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Foot ulcers

1. What is the most likely disease underlying these foot ulcers?
2. Who would you manage them?

This photograph shows the typical ulceration seen on the tips of toes and on pressure bearing areas of the feet in a patient with diabetes mellitus. Such a 'diabetic foot' is seen at some time in about 5% of insulin dependent diabetic over the age of 60 years. Lower limb amputation is fifteen times more common in diabetic than non-diabetic patients.

The aetiology of the diabetic foot is multifactorial. Diabetic peripheral neuropathy results in sensory loss and undetected repeated minor trauma that predisposes to ulceration. Diabetics also have an increased incidence of peripheral vascular disease. Compared to the non-diabetic population they usually have a more peripheral distribution of this vascular disease. Microvascular disease and infection also contribute to ulceration. About 45-60% of ulcers are purely neuropathic, 10% purely ischaemic and 25-45% of a mixed neuro-ischaemic nature.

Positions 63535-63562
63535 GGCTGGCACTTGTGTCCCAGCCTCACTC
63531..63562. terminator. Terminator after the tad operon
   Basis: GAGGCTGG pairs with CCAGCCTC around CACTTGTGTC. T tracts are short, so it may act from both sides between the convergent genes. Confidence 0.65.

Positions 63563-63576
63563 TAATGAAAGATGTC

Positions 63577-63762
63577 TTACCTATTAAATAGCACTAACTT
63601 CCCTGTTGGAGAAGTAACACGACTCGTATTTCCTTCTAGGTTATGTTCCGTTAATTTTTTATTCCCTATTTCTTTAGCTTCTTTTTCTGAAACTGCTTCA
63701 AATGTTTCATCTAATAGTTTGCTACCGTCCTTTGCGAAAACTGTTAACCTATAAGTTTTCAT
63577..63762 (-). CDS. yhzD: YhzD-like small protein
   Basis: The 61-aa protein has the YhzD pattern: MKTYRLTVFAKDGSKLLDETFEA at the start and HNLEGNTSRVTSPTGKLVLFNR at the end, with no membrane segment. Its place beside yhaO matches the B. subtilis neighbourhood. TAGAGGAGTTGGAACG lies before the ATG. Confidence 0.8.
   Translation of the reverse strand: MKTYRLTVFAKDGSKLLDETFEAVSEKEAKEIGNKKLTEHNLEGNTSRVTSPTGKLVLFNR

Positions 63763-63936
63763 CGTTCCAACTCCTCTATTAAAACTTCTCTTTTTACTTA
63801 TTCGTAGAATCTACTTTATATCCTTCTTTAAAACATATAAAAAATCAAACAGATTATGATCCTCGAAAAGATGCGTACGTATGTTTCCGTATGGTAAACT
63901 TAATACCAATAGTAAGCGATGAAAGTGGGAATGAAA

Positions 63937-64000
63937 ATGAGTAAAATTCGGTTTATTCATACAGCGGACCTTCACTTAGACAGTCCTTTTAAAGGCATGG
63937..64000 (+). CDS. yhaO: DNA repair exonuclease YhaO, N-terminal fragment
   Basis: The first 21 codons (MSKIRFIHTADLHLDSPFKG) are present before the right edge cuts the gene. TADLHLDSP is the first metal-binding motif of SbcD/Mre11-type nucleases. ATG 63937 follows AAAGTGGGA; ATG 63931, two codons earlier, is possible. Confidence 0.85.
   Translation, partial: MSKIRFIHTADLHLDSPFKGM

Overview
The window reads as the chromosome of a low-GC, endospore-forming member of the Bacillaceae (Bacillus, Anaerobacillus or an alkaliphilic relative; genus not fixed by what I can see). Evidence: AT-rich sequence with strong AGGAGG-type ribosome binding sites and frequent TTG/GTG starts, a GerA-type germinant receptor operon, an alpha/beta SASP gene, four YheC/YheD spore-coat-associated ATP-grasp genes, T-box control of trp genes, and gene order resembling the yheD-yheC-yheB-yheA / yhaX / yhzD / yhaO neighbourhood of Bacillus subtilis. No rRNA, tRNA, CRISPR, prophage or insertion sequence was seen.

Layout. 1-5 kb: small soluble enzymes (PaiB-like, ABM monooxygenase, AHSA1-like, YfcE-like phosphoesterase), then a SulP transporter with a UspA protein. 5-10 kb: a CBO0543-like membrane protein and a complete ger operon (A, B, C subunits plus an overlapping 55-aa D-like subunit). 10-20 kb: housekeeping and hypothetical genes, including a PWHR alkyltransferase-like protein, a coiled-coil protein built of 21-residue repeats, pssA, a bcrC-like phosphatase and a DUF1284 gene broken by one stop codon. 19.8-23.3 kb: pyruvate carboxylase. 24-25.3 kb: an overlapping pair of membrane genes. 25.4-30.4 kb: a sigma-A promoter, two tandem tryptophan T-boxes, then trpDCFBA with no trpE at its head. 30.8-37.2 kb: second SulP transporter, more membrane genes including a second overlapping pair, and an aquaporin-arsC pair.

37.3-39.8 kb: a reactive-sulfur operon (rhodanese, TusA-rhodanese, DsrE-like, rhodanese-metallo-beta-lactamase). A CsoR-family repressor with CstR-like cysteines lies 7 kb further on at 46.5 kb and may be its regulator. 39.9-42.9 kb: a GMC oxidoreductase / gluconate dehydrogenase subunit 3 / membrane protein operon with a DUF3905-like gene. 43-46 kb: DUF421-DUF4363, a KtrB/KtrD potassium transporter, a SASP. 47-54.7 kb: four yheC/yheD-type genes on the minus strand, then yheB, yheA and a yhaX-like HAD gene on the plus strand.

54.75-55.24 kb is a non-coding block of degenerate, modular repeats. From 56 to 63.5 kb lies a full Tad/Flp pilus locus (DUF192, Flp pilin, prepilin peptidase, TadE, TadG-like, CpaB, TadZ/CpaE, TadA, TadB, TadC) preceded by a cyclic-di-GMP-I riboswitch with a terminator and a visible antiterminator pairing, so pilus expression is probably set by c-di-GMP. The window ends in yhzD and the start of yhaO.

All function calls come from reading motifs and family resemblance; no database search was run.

Ischaemic ulcer typically occur on the toes and heel. In the absence of significant neuropathy the feet are often cold with no palpable pulses. The ankle-brachial pressure index (ABPI) is usually reduced but it should be noted that this index can be inappropriately elevated in diabetic due to calcification of the arterial media. Neuropathic ulcers occur at sites of trauma and callus formation. As a result of an autonomic neuropathy the foot is often warm and peripheral pulses may be present.

The treatment of diabetic ulceration is multi-disciplinary. Prevention is better than cure. Prevention requires the identification of feet 'at risk' ideally in dedicated foot clinics. Patients can be educated and advised on appropriate foot care. Such an approach has been shown to reduce amputation rates. Neuropathic ulcers require pressure relief and debridement of callus. Ischaemic ulcers require vascular assessment often including angiographic assessment down to the pedal vessels. Revascularisation often involves a distal bypass procedure.

Recent papers

Jeffcoate W J,  Harding K G.  Diabetic foot ulcers.  Lancet 2003;  361:  1545-1551.

Donnelly R,  Emslie-Smith A M,  Gardner I D,  Morris A D.  Vascular complications of diabetes.  Br Med J 2000;  320:  1062-1066.

Tomas M B,  Patel M,  Marwin S E,  Palestro C J.  Diabetic foot.  Br J Radiol 2000;  73:  443-450.

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